THE SNP’s £12m project to retrain redundant oil and gas workers has helped fewer than 100 people, it has been revealed.
Earlier this year Nicola Sturgeon announced a flagship scheme to prepare workers from the struggling oil and gas sector to retrain for jobs elsewhere.
But now it has emerged that only one in four of those who have applied for the fund have been provided with cash.
In spite of tens of thousands of energy workers losing their jobs, only 91 have received any cash from the Skills Development Scotland (SDS) fund.
The shocking shortfall means that the project has come in at a cost of £130,000 per person.
And – the government has admitted – it has taken them three months to even set up a website for the project.
Conservative North East MP Ross Thomson branded the project a “poor return for an initiative that was launched with no small degree of fanfare.”
He added: “If there is £12m set aside, then it should go to those who need it.
“We received a number of complaints during the election campaign from professionals having difficulties accessing the fund or finding out more about what was on offer.
“The Scottish Conservatives welcome any initiative to offer alternative employment and support at a time when the region is struggling due to the downturn but people need to know about it.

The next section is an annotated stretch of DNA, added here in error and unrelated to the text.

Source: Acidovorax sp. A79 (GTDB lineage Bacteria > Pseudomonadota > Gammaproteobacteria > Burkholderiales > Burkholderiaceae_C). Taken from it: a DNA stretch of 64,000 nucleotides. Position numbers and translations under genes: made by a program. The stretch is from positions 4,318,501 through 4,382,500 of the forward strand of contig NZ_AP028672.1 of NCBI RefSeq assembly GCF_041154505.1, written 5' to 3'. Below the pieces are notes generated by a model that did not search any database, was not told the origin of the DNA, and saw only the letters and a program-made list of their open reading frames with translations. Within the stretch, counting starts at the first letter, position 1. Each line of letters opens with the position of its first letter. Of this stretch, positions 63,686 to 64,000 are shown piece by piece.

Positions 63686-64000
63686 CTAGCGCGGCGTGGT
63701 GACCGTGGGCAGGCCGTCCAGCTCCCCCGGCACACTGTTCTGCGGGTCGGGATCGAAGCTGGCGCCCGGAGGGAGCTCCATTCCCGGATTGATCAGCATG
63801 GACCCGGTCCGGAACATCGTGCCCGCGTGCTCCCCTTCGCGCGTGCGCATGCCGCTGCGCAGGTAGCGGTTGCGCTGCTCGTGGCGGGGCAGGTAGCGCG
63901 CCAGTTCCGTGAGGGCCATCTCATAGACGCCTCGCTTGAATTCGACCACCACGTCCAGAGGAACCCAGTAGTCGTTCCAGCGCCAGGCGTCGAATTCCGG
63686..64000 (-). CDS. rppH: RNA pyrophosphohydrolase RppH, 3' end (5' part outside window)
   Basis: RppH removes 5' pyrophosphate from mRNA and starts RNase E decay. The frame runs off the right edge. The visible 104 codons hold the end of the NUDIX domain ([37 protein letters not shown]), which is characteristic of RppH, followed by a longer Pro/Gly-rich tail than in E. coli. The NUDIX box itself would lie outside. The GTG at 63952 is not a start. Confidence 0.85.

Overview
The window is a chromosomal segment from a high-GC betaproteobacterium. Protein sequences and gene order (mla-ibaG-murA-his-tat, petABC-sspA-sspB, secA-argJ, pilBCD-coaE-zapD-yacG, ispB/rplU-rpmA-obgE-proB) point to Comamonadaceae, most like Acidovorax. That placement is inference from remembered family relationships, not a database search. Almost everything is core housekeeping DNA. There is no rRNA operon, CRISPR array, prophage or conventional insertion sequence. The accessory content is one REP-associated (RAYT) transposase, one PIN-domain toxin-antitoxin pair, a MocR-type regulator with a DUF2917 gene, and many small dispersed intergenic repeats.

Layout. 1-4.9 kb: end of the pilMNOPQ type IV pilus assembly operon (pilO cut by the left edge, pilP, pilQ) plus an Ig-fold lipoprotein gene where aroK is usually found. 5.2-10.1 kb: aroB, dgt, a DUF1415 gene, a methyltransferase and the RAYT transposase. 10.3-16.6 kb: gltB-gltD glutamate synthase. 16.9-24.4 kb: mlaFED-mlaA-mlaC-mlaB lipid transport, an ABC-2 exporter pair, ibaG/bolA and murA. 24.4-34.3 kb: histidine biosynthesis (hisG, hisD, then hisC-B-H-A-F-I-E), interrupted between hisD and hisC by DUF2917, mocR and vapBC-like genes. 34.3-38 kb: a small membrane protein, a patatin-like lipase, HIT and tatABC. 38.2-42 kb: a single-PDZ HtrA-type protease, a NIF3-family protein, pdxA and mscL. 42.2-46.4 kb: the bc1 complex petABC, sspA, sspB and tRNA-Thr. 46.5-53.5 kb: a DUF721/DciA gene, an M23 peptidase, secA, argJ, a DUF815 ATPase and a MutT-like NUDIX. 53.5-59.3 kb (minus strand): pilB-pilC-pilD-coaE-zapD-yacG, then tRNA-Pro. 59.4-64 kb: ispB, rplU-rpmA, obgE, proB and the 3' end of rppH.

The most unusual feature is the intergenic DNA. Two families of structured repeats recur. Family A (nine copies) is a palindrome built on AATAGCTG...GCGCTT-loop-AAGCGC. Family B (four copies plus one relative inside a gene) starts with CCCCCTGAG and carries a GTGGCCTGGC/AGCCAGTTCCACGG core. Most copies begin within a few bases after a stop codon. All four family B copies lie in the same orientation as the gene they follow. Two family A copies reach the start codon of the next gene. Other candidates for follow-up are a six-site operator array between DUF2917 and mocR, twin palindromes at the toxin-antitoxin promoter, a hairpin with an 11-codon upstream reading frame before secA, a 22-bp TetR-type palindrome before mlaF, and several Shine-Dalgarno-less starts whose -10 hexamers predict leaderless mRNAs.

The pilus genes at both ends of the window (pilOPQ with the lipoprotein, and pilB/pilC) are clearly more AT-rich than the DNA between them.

“Many will wonder why it took three months to get a website up and running.
“We need to see this type of initiative working in the way it was intended, not just be a way of grabbing a positive headline for the SNP.”
Business, innovation and energy minister Paul Wheelhouse admitted that just 412 people had “been engaging with SDS” about the fund.
Meanwhile – he said – only 91 had received actual offers of financial support.
A spokesman for SDS said: “SDS has been assisting people wishing to access support since shortly after the fund was first announced, and the figures reflect the fact that people are at varying stages of the application process.
“Around 340 employment opportunities across Scotland will be created through training programmes, with around 100 individuals having already had their funding for training approved.”
The news comes at a time when further hard times have been forecast for the Scottish oil and gas sector, in the midst of an oil price slump.
Yesterday (MON) think tank the EY Scottish Item Club claimed that the economy would expand by just 1.2% in 2016 – risking a stall, partly as a result of the lower oil price.
And one in three oil and gas companies say they are planning more job cuts this year.
The news comes at a time when experts predict the sector could see 23,000 job losses by 2020.